Washington, DC (June 27, 2022)—On Friday, June 24, 2022, the Supreme Court struck down Roe v. Wade, the 1973 ruling that gave people with uteruses the right to obtain a safe and legal abortion. This ruling turns back the clock and effectively decimates not only a woman’s right to personal bodily autonomy but is an appalling attack on basic rights to privacy and paves the way for states to make abortion care illegal.
We are devastated but not surprised by the Supreme Court’s ruling. Roe—which, for nearly 50 years, has ensured that child-bearing people can decide how, when, and under what circumstances they have children—has been under attack since it first went into effect. Repeated attempts over the years have chipped away and weakened protections, including the passage of the Hyde Amendment, which took effect just three years after Roe and bans coverage of abortion through federally funded programs. These programs include Medicaid, which covers one in four Black women, and Tricare, the health care program for uniformed service members, retirees, and their families. Thirty-four states and the District of Columbia also bar the use of their state Medicaid funds for abortions except in limited cases and several other states enforce onerous restrictions such as 24-hour waiting periods, parental consent and notification laws, and vaginal ultrasound requirements.
With Friday’s ruling, 26 states are expected to move swiftly to fully ban abortion, leaving 36 million people without access to abortion care. Many states already have laws that could restrict or ban abortion, including “trigger laws” (laws designed to take effect immediately following a Supreme Court ruling overturning Roe), pre-Roe abortion bans in place that have not been enforced, or laws that express the intent of the state to restrict abortion once permitted by the Supreme Court.
But the destruction of Roe isn’t simply an issue of gender and reproductive rights—it is also one of equity and race. Because of how racism has shaped public policies and systems, Black, Latinx, Indigenous, and other people of color—as well as non-binary and transgender people who have historically been oppressed, marginalized, and surveilled by systems—will undoubtedly be most impacted and harmed by the reversal of Roe. Black and Brown women in particular will shoulder the burden of this decision. Black women have poorer health outcomes than White women and are three times as likely to die from pregnancy-related causes as White women. Many states where abortions are now nearly impossible to obtain are in the South where the majority of women of color live. In states that have restrictive abortion bans, women of color often have limited access to health care generally and lack choices for effective birth control. These are the same states that have refused to expand Medicaid. These inequities drive the current disproportionately high rate of abortions for Black women. The reversal of Roe is yet another attempt at controlling the reproductive health and autonomy of people of color and undermining the freedom of women and their partners to shape their own futures.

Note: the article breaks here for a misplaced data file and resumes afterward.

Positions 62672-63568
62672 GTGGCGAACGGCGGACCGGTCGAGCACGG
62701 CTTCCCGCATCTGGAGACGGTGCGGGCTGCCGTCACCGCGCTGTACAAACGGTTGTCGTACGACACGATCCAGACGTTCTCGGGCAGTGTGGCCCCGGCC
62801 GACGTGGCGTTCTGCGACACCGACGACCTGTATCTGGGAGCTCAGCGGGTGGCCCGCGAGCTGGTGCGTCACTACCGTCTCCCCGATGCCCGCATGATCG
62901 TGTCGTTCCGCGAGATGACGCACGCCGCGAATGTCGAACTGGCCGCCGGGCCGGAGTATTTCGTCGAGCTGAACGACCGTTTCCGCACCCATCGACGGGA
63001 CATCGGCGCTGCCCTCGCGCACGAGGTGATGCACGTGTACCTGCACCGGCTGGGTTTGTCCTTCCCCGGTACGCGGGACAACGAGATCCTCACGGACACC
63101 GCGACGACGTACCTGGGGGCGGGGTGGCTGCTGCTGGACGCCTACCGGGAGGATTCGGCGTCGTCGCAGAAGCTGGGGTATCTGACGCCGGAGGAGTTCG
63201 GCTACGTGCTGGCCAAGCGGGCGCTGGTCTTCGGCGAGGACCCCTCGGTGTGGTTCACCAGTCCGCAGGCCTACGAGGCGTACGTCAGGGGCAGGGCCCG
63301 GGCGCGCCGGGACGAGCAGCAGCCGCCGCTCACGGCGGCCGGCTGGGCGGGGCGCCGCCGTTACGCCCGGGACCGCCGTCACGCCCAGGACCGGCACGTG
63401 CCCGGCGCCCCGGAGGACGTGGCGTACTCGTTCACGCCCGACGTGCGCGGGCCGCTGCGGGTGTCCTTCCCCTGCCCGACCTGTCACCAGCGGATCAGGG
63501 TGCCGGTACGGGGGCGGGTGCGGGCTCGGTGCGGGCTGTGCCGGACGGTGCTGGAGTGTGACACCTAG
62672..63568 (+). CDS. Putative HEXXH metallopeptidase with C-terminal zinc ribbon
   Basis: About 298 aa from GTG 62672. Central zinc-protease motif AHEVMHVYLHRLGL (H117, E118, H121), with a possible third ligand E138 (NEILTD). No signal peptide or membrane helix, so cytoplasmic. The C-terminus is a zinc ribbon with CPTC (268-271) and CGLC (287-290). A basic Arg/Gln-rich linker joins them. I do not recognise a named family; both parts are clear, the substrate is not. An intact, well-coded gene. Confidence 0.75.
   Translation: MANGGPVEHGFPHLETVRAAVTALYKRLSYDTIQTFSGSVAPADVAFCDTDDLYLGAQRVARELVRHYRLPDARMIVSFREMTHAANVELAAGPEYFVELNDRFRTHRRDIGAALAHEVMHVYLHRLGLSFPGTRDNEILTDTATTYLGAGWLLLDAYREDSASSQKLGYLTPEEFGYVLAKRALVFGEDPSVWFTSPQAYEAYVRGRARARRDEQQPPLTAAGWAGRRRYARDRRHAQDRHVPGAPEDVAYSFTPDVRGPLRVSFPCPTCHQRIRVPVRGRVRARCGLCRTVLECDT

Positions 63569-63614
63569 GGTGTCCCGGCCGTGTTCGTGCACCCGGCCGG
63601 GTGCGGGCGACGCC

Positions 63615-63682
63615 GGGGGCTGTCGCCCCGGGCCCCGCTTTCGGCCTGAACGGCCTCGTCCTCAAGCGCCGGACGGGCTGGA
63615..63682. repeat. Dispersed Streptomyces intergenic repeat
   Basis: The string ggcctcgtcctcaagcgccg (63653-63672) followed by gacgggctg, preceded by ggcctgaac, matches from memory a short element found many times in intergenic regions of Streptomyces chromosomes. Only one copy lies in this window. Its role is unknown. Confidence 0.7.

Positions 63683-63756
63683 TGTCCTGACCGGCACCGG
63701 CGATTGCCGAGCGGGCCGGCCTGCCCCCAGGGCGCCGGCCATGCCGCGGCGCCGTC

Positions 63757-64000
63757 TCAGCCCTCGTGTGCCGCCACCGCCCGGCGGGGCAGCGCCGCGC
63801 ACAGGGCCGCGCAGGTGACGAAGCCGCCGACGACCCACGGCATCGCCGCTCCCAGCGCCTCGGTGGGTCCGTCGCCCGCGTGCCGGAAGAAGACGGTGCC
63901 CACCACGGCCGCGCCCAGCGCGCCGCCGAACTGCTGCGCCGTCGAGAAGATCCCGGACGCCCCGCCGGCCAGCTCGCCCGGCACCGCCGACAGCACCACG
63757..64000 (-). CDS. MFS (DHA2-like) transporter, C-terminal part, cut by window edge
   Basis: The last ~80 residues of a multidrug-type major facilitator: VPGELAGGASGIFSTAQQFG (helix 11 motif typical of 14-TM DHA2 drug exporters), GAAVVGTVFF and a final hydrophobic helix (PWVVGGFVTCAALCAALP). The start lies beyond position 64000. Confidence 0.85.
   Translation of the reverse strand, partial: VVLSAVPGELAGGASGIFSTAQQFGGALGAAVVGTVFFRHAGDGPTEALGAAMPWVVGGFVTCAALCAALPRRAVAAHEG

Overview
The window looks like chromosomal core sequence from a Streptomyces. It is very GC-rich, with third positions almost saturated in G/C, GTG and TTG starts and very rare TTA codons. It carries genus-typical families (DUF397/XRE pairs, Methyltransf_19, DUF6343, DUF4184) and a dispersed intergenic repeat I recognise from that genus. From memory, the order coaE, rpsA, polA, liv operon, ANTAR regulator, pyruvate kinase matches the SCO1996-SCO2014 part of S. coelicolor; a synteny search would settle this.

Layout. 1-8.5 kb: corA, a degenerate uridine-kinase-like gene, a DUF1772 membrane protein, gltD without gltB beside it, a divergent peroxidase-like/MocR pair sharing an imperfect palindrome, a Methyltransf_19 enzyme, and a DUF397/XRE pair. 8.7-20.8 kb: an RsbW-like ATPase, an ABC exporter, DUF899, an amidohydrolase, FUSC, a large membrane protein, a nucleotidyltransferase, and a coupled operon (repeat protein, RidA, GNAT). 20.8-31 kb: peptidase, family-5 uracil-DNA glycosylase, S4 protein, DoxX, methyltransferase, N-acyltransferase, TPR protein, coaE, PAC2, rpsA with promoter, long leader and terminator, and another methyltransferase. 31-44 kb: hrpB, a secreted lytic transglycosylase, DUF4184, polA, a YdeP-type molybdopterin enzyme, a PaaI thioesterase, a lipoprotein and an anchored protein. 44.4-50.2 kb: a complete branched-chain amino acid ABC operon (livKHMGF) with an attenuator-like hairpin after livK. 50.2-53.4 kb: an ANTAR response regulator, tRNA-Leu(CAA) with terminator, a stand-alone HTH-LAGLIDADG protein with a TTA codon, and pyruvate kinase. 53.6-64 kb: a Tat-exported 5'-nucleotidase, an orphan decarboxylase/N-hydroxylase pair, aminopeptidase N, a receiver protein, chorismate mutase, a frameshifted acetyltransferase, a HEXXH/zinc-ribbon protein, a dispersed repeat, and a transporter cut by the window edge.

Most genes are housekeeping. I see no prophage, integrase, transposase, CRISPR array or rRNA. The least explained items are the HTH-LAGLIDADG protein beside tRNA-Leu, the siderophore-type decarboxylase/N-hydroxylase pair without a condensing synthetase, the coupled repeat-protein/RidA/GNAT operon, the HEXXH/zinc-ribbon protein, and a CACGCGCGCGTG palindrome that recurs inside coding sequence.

Overturning Roe will not end abortion. Rather, it will end access to safe abortions in regulated health care facilities. It will make safe, affordable abortion care nearly impossible for people of color, people with low incomes, and other marginalized populations.
High quality, respectful, and comprehensive health care services—including affordable and safe abortion services—are part of a continuum of care that all people should have access to regardless of income, race, or location. Some states are already taking steps to protect abortion rights via law. Several governors have signed laws protecting reproductive rights and announced their intention to provide abortion services to people who live in states where the procedure is restricted. Congress can also act by passing the Women’s Health Protection Act which would protect a person’s ability to determine whether to continue or end a pregnancy, and a health care provider’s ability to provide abortion services.
We must trust and affirm the rights of people with uteruses to make their own decisions about their own bodies and their families’ futures. Rather than attempting to dictate what people can or should do with their bodies, our focus should be on ensuring people have the supports and resources they need—including access to abortion services as part of comprehensive health care. This ruling is the first in what will likely be many more attempts to chip away at basic civil rights for Americans; in fact, the Court has already signaled their interest in and receptiveness to dismantling existing rulings on LGBTQ+ equality and birth control access. As such, we must recognize this ruling for what it is—a harbinger of future policies that will effectively return this country to a state where only hetero, White, wealthy, able-bodied, cis people are counted. A country where individual rights are not only overlooked but dismantled through law. A country where the state has more authority than the individual and where many, including lower income people, people of color, people with disabilities, LGBTQ+ people, and those with uteruses are legally considered “less than”.
The decision handed down in Dobbs v. Jackson Women’s Health should frighten all of us—not just those of us who are capable of becoming pregnant. When a country is comfortable stripping freedoms and rights away from more than 50% of their population, it is dangerous for the entire population—because it will happen again.